Amber Heard on playing Mera in Aquaman: She's a badass!

2018-12-19 13:28
Amber Heard as Mera in a scene from Aquaman.

Cape Town – In Aquaman, Amber Heard’s character Mera partners with the title character played by Jason Momoa to save the world. 

Armed with her supernatural power and her royalty, the daughter of King Nereus and Princess of the undersea kingdom of Xebel – Mera is a formidable heroine.

In casting her for the role director James Wan says: “The thing that struck me was how charismatic and charming she was. Young girls can look up to Mera, who is also such a smart, strong character.”

Amber in turn says she was attracted to the role because the director, the writers, the producers did not want to create another damsel in distress. 

When you were approached about taking on the role of Mera, what was your initial reaction and what ultimately made you want to be part of Aquaman? 

My first reaction was trepidation. I was pretty unfamiliar with comic books and superhero movies at the time, so was functioning from this vague image of a ridiculously oversexualised caricature of a woman, which, knowing nothing of the genre, I thought was to be expected. But when I dove into the Aquaman comic, I was intrigued to discover that Mera is this incredibly powerful warrior queen, who is witty and independent and completely a superhero in her own right. I was like, ‘A sword and a crown? I can get behind that!’ 

So, I feel very lucky to get to play her and to be working with people who are committed to maintaining and protecting the integrity of the character as she is in the comics – which have always highlighted Mera’s strength and agency and resourcefulness – and not just shoehorn her into the damsel-in-distress archetype we’ve seen a thousand times. I don’t think I speak for just myself when I say we’re tired of seeing women in these very limited, binary roles that reduce what we are and can be. Mera doesn’t have to be saved. She’s her own person and a badass, and does a lot of saving herself.

As you were wrapping your mind around the scope of the movie, how did director James Wan communicate this huge vision he had for the world we see in the film – the Kingdom of Atlantis?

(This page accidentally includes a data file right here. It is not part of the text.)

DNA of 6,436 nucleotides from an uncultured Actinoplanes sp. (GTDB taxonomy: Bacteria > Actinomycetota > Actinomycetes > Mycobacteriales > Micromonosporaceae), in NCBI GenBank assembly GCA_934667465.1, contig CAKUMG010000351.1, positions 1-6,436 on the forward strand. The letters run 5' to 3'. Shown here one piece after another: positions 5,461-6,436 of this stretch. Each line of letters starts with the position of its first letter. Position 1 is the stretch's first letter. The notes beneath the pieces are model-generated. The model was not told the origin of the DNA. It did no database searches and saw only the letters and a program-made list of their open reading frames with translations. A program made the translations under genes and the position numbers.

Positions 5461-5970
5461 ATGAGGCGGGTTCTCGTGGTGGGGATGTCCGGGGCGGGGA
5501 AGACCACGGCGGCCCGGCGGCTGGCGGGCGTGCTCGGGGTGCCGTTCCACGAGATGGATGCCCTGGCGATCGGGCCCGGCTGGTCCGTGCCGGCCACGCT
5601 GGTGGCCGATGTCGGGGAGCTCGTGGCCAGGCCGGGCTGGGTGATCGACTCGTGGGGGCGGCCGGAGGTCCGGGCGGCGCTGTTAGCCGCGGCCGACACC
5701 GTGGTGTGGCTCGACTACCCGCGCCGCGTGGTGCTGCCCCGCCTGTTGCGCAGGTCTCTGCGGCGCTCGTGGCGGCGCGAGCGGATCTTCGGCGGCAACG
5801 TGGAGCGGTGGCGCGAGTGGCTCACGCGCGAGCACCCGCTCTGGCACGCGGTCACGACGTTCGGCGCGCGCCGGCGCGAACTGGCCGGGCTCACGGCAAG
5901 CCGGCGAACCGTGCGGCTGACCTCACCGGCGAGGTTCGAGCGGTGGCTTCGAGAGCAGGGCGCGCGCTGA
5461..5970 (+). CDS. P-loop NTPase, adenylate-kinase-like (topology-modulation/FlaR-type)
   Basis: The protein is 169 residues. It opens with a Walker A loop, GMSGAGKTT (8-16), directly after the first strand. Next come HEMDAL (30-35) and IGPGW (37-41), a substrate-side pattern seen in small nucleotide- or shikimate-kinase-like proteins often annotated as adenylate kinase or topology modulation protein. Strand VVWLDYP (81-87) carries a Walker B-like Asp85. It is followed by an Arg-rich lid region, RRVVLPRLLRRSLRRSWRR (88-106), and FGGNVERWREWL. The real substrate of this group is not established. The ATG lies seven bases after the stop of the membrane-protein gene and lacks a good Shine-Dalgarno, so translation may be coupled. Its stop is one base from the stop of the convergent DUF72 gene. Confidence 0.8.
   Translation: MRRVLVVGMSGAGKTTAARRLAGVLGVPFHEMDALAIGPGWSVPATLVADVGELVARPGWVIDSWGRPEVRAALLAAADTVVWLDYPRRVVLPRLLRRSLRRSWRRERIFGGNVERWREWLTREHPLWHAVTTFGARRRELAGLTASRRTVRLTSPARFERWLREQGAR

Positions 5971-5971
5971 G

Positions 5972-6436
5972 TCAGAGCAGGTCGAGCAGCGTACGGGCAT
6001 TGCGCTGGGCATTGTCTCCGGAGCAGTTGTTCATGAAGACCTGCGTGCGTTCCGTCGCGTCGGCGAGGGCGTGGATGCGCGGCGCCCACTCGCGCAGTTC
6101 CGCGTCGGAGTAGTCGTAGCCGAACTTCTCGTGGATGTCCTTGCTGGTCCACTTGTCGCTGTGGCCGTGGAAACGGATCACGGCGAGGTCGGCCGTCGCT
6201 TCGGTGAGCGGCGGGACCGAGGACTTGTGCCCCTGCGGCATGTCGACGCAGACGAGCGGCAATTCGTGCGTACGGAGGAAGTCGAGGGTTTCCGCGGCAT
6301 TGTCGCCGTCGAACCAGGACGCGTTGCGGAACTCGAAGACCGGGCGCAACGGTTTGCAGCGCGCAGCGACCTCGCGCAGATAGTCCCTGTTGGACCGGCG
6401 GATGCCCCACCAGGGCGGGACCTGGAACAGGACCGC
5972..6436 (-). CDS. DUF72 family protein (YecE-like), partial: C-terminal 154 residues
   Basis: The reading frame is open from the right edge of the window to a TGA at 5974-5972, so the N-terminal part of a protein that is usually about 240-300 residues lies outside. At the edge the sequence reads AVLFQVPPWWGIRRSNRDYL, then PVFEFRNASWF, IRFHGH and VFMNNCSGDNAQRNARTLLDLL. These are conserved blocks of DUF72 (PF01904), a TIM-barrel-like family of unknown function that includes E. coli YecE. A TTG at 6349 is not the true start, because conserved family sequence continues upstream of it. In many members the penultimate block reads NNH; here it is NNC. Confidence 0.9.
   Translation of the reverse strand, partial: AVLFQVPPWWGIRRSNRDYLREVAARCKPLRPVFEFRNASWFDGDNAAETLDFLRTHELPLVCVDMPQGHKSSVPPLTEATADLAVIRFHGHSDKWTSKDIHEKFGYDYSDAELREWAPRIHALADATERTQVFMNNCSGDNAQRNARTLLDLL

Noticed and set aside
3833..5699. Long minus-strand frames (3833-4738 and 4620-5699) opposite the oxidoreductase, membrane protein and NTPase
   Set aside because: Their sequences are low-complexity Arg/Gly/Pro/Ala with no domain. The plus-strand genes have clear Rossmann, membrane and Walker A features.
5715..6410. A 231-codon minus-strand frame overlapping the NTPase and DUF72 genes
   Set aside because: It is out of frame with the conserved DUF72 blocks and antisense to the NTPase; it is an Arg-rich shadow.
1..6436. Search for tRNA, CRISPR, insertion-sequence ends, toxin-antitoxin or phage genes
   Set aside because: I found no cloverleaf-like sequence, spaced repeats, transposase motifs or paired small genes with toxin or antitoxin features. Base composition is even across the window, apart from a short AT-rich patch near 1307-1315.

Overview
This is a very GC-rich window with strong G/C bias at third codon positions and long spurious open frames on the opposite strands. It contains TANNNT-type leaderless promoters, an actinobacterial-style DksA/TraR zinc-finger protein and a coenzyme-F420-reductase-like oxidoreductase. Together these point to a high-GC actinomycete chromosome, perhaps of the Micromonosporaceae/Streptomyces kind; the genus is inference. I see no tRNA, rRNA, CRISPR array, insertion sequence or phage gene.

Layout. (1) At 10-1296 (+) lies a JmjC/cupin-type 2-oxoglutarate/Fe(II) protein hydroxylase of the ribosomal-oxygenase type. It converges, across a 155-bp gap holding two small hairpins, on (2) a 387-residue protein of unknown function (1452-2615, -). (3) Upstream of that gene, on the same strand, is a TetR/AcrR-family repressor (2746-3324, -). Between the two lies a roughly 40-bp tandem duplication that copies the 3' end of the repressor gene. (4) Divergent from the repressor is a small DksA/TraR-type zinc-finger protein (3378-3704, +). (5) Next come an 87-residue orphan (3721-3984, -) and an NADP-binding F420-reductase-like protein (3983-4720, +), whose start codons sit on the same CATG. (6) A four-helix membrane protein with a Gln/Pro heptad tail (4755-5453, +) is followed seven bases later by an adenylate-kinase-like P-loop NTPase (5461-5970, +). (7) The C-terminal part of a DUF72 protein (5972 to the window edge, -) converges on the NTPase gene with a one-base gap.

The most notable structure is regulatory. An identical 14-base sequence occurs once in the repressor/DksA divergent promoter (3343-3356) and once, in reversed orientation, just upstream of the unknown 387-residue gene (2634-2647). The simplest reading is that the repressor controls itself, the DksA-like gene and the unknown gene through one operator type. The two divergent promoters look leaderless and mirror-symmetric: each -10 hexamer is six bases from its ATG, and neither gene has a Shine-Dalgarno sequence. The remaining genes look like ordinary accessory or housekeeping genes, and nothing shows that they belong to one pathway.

To his credit, James didn’t really try to explain to us what was in that brain of his because it would have been impossible. But looking at his notes and concept imagery, and seeing how his brain worked in organising this world, you just get the sense that you have to trust him. I couldn’t hear the song, but the notes were so powerful that I knew I could just trust the music in him.  

It’s particularly difficult to imagine what the final result will be on a movie like this because of the importance of digital effects in the storytelling.  When you’re on a soundstage surrounded by people in bright blue Lycra onesies, covered in tracking dots, wearing a harness and being hoisted up on wires, you’ve got to just take the leap and trust that your director will execute his vision and pull it off. In my case, I feel so lucky that James is James! I don’t know if I could have trusted another director in the same way.

Amber Heard, James Wan and Jason Momoa behind-the-

In finding your way into the character, where there some aspects of Mera’s nature and mindset that felt intuitive and others that felt like more of a challenge to play?  

Well, I think the real challenge for me was playing a character who is extra-human but also inherently human. It was kind of a balancing act to maintain her nature as this powerful Atlantean while allowing her humanity to come through in the same way that so many fans of the comic have connected to for so many years. So, that was a hard balance, and something I thought about a lot while we were filming.